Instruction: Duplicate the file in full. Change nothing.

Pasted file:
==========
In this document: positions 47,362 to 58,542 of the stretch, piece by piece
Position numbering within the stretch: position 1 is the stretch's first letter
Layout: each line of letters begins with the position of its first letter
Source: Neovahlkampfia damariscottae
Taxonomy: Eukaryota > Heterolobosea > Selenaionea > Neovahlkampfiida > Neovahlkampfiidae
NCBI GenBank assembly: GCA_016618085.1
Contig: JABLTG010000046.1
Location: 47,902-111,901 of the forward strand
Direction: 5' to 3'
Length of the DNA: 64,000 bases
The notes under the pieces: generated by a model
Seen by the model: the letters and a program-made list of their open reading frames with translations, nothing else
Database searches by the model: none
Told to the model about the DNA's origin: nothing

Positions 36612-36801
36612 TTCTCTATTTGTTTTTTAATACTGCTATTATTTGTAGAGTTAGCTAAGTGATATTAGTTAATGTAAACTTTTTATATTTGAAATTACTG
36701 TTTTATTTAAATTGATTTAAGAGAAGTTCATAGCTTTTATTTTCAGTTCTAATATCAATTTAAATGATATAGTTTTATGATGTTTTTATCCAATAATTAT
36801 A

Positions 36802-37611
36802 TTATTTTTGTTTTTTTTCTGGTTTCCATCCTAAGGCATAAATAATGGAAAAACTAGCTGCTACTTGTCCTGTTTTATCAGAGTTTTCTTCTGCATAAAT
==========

In this document: positions 47,362 to 58,542 of the stretch, piece by piece
Position numbering within the stretch: position 1 is the stretch's first letter
Layout: each line of letters begins with the position of its first letter
Source: Neovahlkampfia damariscottae
Taxonomy: Eukaryota > Heterolobosea > Selenaionea > Neovahlkampfiida > Neovahlkampfiidae
NCBI GenBank assembly: GCA_016618085.1
Contig: JABLTG010000046.1
Location: 47,902-111,901 of the forward strand
Direction: 5' to 3'
Length of the DNA: 64,000 bases
The notes under the pieces: generated by a model
Seen by the model: the letters and a program-made list of their open reading frames with translations, nothing else
Database searches by the model: none
Told to the model about the DNA's origin: nothing

Positions 36612-36801
36612 TTCTCTATTTGTTTTTTAATACTGCTATTATTTGTAGAGTTAGCTAAGTGATATTAGTTAATGTAAACTTTTTATATTTGAAATTACTG
36701 TTTTATTTAAATTGATTTAAGAGAAGTTCATAGCTTTTATTTTCAGTTCTAATATCAATTTAAATGATATAGTTTTATGATGTTTTTATCCAATAATTAT
36801 A

Positions 36802-37611
36802 TTATTTTTGTTTTTTTTCTGGTTTCCATCCTAAGGCATAAATAATGGAAAAACTAGCTGCTACTTGTCCTGTTTTATCAGAGTTTTCTTCTGCATAAAT